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Remembering Flava Tribe...

American Retrospective is proud to announce the latest addition to their “Remembering…” series of culturally significant recording artists’ complete discographies. The forty-fifth entry in what Time Magazine has heralded “a time capsule of varying musical genius for all to enjoy,” is the complete collected works of Flava Tribe. Not since the Wyld Stallyns has a group contributed so much to changing the musical landscape of a particular genre as Flava Tribe. Consisting of Wyles Mallo and CmcD the Replicant, Flava Tribe is undoubtedly one of the most influential bands of the past thirty years and remain a constant presence in the modern popular music scene. AR, in conjunction with 1 Tuff Place, is pleased to provide the eager public with the most comprehensive collection of Flava Tribe’s rich musical history in Remembering…Flava Tribe. This six disc set consists of:


Nightingales (1 Tuff Place / Interscope Records)

Flava Tribe’s multi-platinum, critically acclaimed debut album quickly vaulted Wyles Mallo and CmcD the Replicant from the suburban wasteland of Long Island, NY to the forefront of both the recording and teen dreamboat magazine industries. Described by CmcD as a “shiftless commentary on the current state of things, both musically and culinary” Nightingales is made up of both longing and jest. Featuring eclectic, revisionist sampling (solely dependent on the films The NextKarate Kid and the Jeff Speakman vehicle The Perfect Weapon) set against a backdrop of gorgeously trite guitar riffs, Flava Tribe single-handedly ushered in a new style of hip-hop music for the disaffected youth of the Bush administration. Dubbed “Cosmosis” by the drowsy masses, Flava Tribe won fans over not with their exquisitely stylized onstage costume numbers (of which there were many…most involving at least one member in a corset), but with their playful (some say “androgynous”) style of play. Unmistakably catchy with infinite quotable lines, Nightingales birthed the hit singles “Alive”, “Rubber in My Wallet”, and the Grammy-nominated “Pogoballs”. Unlike many similar groundbreaking artists, Wyles and CmcD fully embraced the swanky life that awaited them in the public eye (particularly Mallo who was henceforth known for his bizarre behavior on the strangely popular television program Celebrities Uncensored…having once beaten a paparazzi with a bucket of Kennedy Fried Chicken on the steps of the Viper Room). This penchant for the LA nightlife and a growing dependence on King of Spirits brand Absinthe led to the four year gap between Nightingales and their follow-up album, aptly titled, Beer for Breakfast.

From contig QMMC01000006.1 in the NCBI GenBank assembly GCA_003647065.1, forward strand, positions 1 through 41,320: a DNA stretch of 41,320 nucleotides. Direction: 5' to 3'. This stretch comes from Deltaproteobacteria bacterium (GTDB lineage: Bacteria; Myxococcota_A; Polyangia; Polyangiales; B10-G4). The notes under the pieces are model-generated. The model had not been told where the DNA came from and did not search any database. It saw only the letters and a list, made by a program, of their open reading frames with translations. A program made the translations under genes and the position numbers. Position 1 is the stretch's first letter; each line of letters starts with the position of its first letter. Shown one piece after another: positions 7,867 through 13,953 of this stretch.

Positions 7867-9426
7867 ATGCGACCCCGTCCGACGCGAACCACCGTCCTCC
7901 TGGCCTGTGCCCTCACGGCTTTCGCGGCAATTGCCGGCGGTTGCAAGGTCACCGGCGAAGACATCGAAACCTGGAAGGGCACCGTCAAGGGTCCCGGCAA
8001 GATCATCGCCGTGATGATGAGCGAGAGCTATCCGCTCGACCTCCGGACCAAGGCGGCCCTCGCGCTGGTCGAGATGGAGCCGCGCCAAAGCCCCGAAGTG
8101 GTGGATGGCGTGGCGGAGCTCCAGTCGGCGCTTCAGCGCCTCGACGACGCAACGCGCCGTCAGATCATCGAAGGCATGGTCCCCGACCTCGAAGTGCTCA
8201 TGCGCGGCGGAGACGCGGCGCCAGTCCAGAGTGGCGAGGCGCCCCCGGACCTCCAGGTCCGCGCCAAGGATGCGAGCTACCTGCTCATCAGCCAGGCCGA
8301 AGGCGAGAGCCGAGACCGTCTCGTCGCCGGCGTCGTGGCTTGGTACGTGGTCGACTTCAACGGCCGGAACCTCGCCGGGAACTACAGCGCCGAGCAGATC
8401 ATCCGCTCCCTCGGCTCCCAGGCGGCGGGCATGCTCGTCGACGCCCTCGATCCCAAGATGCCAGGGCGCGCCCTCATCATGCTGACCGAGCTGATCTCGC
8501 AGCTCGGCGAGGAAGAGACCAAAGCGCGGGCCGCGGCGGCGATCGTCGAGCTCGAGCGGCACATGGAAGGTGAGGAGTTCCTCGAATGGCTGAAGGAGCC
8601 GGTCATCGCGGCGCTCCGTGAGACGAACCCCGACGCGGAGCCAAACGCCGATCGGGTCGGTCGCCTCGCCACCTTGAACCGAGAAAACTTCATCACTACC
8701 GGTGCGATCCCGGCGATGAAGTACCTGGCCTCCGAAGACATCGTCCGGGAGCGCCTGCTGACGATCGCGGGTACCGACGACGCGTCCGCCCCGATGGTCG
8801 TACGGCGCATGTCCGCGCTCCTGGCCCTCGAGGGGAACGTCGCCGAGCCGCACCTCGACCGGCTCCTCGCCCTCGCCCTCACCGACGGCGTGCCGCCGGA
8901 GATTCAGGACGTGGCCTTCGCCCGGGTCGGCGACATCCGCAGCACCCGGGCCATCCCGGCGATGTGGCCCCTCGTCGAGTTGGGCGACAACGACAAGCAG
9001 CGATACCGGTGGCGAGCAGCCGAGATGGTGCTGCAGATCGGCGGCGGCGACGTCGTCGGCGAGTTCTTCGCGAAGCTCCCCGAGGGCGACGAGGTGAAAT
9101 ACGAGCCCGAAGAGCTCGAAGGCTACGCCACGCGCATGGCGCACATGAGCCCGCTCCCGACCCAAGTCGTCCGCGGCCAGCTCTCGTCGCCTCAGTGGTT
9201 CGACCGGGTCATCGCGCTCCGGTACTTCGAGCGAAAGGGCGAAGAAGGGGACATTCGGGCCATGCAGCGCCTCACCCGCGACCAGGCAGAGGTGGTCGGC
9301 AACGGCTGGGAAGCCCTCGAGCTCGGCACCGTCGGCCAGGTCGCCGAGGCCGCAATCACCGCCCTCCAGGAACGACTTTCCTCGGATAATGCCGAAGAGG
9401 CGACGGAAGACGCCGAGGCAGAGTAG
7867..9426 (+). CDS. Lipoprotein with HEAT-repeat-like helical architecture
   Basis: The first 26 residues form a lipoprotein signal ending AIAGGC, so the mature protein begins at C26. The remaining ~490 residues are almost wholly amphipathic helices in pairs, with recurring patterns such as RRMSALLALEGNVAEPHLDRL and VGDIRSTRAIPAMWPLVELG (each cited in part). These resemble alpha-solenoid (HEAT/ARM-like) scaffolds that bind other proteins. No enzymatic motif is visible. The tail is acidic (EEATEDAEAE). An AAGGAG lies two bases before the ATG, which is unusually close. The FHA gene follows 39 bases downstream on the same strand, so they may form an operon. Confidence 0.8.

Beer for Breakfast (1 Tuff Place / Interscope Records)

Having relocated to the sunny shores of Malibu, Beer for Breakfast is more than just a sophomore slump record. To call it an overindulgent, masturbatory work of maniacs would even be too gentle. But one way or another, through some cosmic interweaving of Brady Bunch references, a xylophone, and incalculable amounts of narcotics, Flava Tribe delivered what Rolling Stone magazine proclaimed “the single greatest follow-up fuck-up record…EVER.” Poised to not repeat the actions that made Nightingales a success, Wyles and CmcD abandoned the sound that had made them millions of dollars (and for the Replicant, a twice-divorcee). Once again produced solely by Flava Tribe, Beer for Breakfast turned their sound evermore inward, scrutinizing the ideals of celebrity and fame. On “Perfect Strangers” Mallo laments that maybe their sound is “kinda gay” and even “too white for Elijah Wood.” Recognizing the effect their pyrotechnically-drenched stage shows and Rodgers & Hammerstein-influenced music videos had on their key demographic (that being 8-15 year old girls), Flava Tribe reworked their image to accommodate all the vaudevillian trappings they are now known worldwide for. Nowhere a better example than the closing number on Beer for Breakfast, “Up, up, down, down, left, right, left, right, B, A, B, A, select, start,” a twelve minute opus in which CmcD deftly pushes and pulls his lyrical suspenders as far as the song’s fibers allow. To call this album aural heroine is an understatement.

Wyles Mallo – Biscuits & Gravy (Innkeeper’s Daughter Records)

Following their 18 month “Beer for Breakfast…Dry Heaves for Brunch” world tour Flava Tribe announced a yearlong sabbatical to, as Wyles put it, “exorcise our demons…namely alcohol, crack rocks, and Premarin for me and Casino War for CmcD.” Their year apart saw the Replicant wed yet another GED-recipient (this nuptial would last four months, the longest of his three matrimonies) and relocate to the jungle coastline of Honduras for what he called, “an effort to free my mind and encourage the flow of chi throughout my ravaged body.” Wyles Mallo, on the other hand, continued his unabashed lifestyle of high-priced escorts and even higher priced predilection for exquisite cuisine. This year of “fancy dining” (as he often termed it) resulted in the solo endeavor “Biscuits & Gravy,” a concept album depicting a day-in-the-life of Wyles. From the album opener (“Cottonmouth City”) to the closer (“Vomit Pillow”) the listener is invited to be a fly on the wall witnessing Mallo’s seemingly unending appetite for food, drugs, and FDA policymaking (one of his many civic endeavors during the Flava Tribe time off). The album’s rejection of all things hip-hop (no samples, rapping, or posturing) left audiences clamoring for the Flava Tribe cosmosis aesthetic they had all grown to accustomed to. Some thought, that with CmcD’s return to America in late November, the sound they so desperately sought would return.